United States District Court, E.D. Michigan, Southern Division
Honorable Richard H. Cleland Judge
REPORT AND RECOMMENDATION ON CROSS-MOTIONS FOR
SUMMARY JUDGMENT TECF. NOS. 10, 151
ELIZABETH A. STAFFORD UNITED STATES MAGISTRATE JUDGE
Mary Craig appeals a final decision of defendant Commissioner
of Social Security (Commissioner) denying her application for
disability insurance benefits (DIB) under the Social Security
Act. Both parties have filed summary judgment motions,
referred to this Court for a report and recommendation under
28 U.S.C. § 636(b)(1)(B) and (C). The Court
• Craig's motion [ECF No. 10] be
• the Commissioner's motion [ECF No. 15] be
• the ALJ's decision be AFFIRMED
under sentence four of 42 U.S.C. § 405(g).
Background and Disability Application
Born May 14, 1960, Craig was 53 years old on the date of
application, and she alleged an onset date of April 7, 2012.
[ECF No. 5-2, Tr. 15; ECF No. 5-5, Tr. 159]. Her last insured
date was December 31, 2015. [ECF No. 5-2, Tr. 17]. She has
past relevant work as a manager of an insurance office.
[Id., Tr. 24]. Craig claimed disability from
multiple sclerosis, complex partial seizures, demyelinating
disease, migraines, limb numbness and pain, eye problems,
arthritis, depression, losing balance, chronic tiredness and
trouble sleeping. [ECF No. 7-6, Tr. 181].
hearing in August 2017, during which Craig and a vocational
expert (VE) testified, the ALJ found her not disabled. [ECF
No. 7-2, Tr. 15-25]. The Appeals Council denied review,
making the ALJ's decision the final decision of the
Commissioner. [Id., Tr. 1-3]. Craig timely filed for
judicial review. [ECF No. 1].
The ALJ's Application of the Disability Framework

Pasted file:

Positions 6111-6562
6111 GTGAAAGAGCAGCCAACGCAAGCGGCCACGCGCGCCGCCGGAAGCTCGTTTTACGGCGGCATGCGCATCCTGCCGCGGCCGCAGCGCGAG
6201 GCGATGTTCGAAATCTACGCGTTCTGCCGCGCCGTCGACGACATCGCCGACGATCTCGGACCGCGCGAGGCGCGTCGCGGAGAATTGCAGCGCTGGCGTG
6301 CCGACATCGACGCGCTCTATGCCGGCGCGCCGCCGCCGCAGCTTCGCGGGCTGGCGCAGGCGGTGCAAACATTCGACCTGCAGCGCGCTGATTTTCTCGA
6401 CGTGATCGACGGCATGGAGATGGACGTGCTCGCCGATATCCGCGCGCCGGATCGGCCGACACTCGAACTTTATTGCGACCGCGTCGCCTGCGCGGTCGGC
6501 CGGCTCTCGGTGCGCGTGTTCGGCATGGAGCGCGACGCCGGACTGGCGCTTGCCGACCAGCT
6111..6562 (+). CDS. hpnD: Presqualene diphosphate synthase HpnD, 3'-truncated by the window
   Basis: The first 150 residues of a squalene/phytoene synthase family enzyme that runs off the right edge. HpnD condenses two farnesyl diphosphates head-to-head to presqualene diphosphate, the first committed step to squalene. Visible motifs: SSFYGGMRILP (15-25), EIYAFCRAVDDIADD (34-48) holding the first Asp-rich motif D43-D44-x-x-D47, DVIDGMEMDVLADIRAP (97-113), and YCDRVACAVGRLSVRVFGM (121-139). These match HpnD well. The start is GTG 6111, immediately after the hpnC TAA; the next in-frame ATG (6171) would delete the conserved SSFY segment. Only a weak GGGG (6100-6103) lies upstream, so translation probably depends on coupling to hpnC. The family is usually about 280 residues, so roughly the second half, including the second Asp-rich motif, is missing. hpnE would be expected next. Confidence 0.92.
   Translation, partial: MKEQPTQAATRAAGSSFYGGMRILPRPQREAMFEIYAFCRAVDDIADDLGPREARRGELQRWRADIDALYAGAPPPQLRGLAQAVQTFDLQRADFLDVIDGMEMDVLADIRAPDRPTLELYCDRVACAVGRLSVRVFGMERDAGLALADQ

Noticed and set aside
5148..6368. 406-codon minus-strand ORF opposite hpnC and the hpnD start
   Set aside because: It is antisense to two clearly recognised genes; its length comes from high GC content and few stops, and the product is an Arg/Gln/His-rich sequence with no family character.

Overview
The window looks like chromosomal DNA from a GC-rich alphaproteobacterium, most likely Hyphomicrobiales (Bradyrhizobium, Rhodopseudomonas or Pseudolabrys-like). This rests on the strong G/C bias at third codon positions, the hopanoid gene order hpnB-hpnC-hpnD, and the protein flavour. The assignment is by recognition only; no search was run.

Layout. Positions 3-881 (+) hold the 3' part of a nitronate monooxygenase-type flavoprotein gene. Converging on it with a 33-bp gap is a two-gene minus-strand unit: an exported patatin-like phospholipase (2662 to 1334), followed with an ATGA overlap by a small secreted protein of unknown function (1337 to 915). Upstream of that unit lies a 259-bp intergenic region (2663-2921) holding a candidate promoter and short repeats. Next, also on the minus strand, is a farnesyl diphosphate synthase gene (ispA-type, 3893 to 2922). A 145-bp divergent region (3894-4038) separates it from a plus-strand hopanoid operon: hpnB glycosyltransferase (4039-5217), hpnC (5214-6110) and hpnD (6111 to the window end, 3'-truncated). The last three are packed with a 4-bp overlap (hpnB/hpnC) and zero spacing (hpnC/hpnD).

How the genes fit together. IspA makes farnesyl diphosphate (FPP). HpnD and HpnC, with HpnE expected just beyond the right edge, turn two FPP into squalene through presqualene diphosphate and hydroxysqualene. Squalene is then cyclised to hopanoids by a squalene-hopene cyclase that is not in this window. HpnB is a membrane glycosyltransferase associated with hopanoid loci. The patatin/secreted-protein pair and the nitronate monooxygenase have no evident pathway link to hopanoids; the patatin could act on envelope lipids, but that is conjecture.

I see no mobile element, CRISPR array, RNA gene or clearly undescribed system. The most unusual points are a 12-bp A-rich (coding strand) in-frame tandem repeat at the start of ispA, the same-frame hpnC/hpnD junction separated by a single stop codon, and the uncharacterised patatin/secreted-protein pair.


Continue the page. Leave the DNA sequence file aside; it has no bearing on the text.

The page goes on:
“disability” is the “inability to engage in
any substantial gainful activity by reason of any medically
determinable physical or mental impairment which can be
expected to result in death or which has lasted or can be
expected to last for a continuous period of not less than 12
months.” 42 U.S.C. § 423(d)(1)(A).
Commissioner determines whether an applicant is disabled by
analyzing five sequential steps. First, if the applicant is
“doing substantial gainful activity, ” he or she
will be found not disabled. 20 C.F.R. § 404.1520(a)(4).
Second, if the claimant has not had a severe impairment or a
combination of such impairments for a continuous period of at
least 12 months, no disability will be found. Id.
Third, if the claimant's severe impairments meet or equal
the criteria of an impairment set forth in the
Commissioner's Listing of Impairments, the claimant will
be found disabled. Id. If the fourth step is
reached, the Commissioner considers its assessment of the
claimant's residual functional capacity (RFC), and will
find the claimant not disabled if he or she can still do past
relevant work. Id. At the final step, the
Commissioner reviews the claimant's RFC, age, education
and work experiences, and determines whether the claimant
could adjust to other work. Id. The claimant bears
the burden of proof throughout the first four steps, but the
burden shifts to the Commissioner if the fifth step is
reached. Preslar v. Sec'y of Health & Human
Servs., 14 F.3d 1107, 1110 (6th Cir. 1994).
this framework, the ALJ concluded that Craig was not
disabled. At the first step, he found that Craig had not
engaged in substantial gainful activity from her alleged
onset date and her last insured date. [ECF No. 7-2, Tr. 17].
At the second step, he found that Craig had the severe
impairments of “multiple sclerosis, a seizure disorder,
osteoarthritis, and migraine headaches.” [Id.,
Tr. 17]. The ALJ did not find Craig to suffer from a severe
mental illness. [Id.]. Next, the ALJ concluded that